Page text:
Mr Gove has agreed there should be more housing in urban areas and the Midlands and North. Cities will not be able to palm housing off into neighbouring suburban and rural councils.

Well we know the duty to cooperate would go but we were led to believe that the ‘alignment test’ would mean unmet housing needs still having to be met – no – this will mean a loss of housing requirements of 100,000s of thousends nationally – it will destroy plans to expand Milton Keynes for example. Another deathblow to strategic planning – whose whole purpose is to deal ith unmet needs.

There will be a new government review on making it easier to build on brownfield land. Councils could be able to charge higher levies on greenfield sites to encourage developers not to use them.

Mr Gove promised a third review on allowing councils to refuse planning permission to developers who have in the past refused to build promptly on land for which they have planning permission.

Sigh how many reviews.

There could also be a character test in planning to ensure that so-called “spiv” developers can be turned down.

Like parish councils refusing planning permission to ‘oik ‘bad lot’ families.

And there could be a new beauty test for new developments, to prevent pretty areas being spoiled by new housing.

How will this change as the NPPF now has a beauty test?

When it comes to individual planning applications, new design codes will give councils a greater say over them. They will give councils stronger powers to specify the type of housing they want, and put in place standards on matters such as scale, height, bulk and character.

No change

Councils which have delivered well in past years can take this into account in the number they propose for the future in their plans. This will mitigate the problem whereby councils delivering many homes get hit by even higher targets.

Caselaw already requires a change – but it means that housing numbers wont add up nationally – and would require a change to standard method so numbers would be made up eelsewhere

Mr Gove has agreed that a consultation on changes to the National Planning Policy Framework will be published by Christmas.

Six months late

Urbed to Close as Public Sector Work dries up and David Rudlin Joins BDP


Manchester practice Urbed is to close down after 46 years with its principal, David Rudlin, joining BDP as director of urban design

Employee-owned Urbed, which was founded in the 1970s and rebranded in 2006, said it had ‘no option’ but to cease trading early next year, adding that it had been operating in an ‘incredibly difficult post-Covid environment’.

Several members of its staff – also including urban designers Kat Wong and Helen Berg – will transfer to BDP, which has a Manchester base a short walk from Urbed’s Little Lever Street studio.

Other members of Urbed’s team will transfer to not-for-profit body People Powered Retrofit, which is also based in the city. Urbed employees have also moved to Carbon Coop and the Quality of Life Foundation.

Urbed formed in 1976 as Urban and Economic Development, changing its full name to Urbanism, Environment and Design in 2006.

In a statement this week, the practice said: ‘It is with great sadness that we announce that Urbed Ltd will close early in the New Year.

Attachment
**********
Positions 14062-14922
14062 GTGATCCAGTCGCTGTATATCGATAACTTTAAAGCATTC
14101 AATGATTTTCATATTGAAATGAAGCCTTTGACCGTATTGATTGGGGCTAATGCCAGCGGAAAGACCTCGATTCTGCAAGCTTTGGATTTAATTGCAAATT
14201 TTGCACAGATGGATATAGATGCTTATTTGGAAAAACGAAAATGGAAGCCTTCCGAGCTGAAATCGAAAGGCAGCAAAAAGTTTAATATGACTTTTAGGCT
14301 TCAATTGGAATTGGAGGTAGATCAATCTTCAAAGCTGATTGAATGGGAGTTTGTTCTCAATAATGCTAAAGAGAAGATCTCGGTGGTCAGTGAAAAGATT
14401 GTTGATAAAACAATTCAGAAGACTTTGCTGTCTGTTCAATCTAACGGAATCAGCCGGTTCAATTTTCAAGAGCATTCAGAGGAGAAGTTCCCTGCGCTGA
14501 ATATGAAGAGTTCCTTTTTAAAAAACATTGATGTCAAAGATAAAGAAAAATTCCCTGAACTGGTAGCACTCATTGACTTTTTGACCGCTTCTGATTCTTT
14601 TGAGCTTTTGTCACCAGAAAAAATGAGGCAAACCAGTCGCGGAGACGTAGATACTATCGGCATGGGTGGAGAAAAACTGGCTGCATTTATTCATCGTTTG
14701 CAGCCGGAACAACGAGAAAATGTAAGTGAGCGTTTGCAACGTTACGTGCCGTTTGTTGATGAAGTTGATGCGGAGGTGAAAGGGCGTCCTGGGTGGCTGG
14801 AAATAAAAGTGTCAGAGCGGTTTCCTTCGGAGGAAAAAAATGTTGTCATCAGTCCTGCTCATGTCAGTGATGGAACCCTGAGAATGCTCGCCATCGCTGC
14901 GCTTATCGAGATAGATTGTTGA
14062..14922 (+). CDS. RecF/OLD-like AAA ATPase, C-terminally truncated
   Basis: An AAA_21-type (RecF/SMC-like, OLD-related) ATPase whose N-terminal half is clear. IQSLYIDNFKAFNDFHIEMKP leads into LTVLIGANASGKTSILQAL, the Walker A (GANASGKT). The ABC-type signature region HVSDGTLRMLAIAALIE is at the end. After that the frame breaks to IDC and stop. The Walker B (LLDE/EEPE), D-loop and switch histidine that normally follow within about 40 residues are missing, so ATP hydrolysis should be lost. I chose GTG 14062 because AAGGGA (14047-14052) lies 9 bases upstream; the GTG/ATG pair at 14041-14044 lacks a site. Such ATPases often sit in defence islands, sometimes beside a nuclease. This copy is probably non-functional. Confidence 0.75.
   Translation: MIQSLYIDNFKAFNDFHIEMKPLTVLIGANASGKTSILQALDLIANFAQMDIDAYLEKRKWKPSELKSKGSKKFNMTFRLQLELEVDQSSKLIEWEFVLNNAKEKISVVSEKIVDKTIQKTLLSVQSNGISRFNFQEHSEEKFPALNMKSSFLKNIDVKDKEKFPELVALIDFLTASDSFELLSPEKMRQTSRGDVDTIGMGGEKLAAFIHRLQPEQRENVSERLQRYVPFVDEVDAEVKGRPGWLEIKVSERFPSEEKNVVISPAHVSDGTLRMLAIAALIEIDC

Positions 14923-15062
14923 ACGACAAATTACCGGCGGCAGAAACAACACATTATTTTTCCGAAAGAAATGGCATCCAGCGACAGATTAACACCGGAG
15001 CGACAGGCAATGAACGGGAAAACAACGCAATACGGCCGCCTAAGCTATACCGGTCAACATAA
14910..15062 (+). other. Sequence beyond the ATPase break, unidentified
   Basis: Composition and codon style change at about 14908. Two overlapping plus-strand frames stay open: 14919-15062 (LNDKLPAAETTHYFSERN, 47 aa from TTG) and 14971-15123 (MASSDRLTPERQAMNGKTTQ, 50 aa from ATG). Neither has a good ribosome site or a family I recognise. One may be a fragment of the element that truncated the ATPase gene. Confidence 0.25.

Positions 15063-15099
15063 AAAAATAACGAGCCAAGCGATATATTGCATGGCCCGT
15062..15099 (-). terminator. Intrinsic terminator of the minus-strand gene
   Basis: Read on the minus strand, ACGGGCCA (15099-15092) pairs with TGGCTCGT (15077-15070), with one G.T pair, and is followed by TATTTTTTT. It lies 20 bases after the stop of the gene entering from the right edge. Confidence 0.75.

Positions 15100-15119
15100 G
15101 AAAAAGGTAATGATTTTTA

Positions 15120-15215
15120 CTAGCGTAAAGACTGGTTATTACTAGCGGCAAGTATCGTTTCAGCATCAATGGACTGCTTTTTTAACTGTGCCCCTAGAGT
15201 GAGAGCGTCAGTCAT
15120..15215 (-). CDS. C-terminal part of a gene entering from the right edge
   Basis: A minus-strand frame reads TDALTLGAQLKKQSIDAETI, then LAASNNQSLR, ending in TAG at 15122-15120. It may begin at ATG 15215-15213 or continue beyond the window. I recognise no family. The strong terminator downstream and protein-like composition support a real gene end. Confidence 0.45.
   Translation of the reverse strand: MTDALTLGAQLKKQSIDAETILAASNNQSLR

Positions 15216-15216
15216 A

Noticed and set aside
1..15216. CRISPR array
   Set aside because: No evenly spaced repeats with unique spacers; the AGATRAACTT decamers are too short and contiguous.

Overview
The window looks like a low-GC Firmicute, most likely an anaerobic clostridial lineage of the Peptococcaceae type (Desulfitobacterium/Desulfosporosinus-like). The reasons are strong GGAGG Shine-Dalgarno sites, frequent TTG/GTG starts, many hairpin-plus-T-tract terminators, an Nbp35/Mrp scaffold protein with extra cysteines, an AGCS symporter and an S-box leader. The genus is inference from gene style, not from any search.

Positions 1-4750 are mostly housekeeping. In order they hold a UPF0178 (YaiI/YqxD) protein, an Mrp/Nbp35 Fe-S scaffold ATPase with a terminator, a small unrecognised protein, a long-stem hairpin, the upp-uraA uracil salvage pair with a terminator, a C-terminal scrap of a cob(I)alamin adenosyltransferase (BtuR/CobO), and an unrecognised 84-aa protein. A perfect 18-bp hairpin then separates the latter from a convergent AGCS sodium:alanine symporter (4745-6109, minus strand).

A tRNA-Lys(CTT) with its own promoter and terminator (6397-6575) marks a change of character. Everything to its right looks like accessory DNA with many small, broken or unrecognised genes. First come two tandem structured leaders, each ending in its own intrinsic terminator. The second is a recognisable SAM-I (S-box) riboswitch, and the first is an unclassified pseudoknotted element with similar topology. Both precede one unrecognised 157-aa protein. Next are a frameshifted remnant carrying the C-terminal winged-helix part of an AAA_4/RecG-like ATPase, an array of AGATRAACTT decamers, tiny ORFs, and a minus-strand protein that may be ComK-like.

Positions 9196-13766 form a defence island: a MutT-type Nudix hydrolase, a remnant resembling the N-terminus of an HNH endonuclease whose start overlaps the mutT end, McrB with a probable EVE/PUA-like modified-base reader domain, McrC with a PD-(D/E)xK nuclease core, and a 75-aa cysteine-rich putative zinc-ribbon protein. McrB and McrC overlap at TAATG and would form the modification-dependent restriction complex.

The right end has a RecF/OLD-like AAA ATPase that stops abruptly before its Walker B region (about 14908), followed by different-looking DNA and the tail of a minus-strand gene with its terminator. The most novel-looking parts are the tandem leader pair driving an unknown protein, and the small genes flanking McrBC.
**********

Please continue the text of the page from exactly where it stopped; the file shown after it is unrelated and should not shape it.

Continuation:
‘The employee-owned co-operative finds itself with no option following the completion of a number of jobs and operating in an incredibly difficult post-Covid environment, particularly with public sector tendering.’

It added: ‘In many ways we are going out at the top of our game, having authored the National Model Design Code and played a leading role in the government’s Social Housing Decarbonisation Fund.

‘It is particularly sad to see the closure of a practice that has been influential in so many fields. Our values, including co-operative management, collaborative work with local communities, environmental consciousness and sustainable urbanism, influenced everything we did.’

The closure will not affect the Urbed Trust, which is a separate not-for-profit company run by original founding director of the overall practice Nicholas Falk.

The Urbed+ research lab at Manchester School of Architecture will also continue and is set to publish a book on high streets through RIBA Publishing next year.

Rudlin, who joined Urbed in 1990 and is an honorary professor at Manchester University, said he was ‘excited’ to move to BDP, which he said had a ‘global reputation’ for designing urban environments in complex cities.

‘I’m so pleased to be joining an organisation that is built with the same values that we held at Urbed; it is a future-thinking practice that works closely with communities, developers and stakeholders to shape progressive, successful and beautiful places.’

BDP principal and head of urbanism Francis Glare described Rudlin’s appointment as a ‘statement of intent’ for the practice’s urbanism unit.

‘David’s knowledge of city dynamics, social, economic, political and environmental drivers and urban design aesthetics make him a perfect fit for BDP,’ he said.

‘We are thrilled to be welcoming someone of his calibre. We look forward to developing and applying the sustainable and inclusive urban design principles that he helped to establish at Urbed to the global opportunities of our expanding practice.’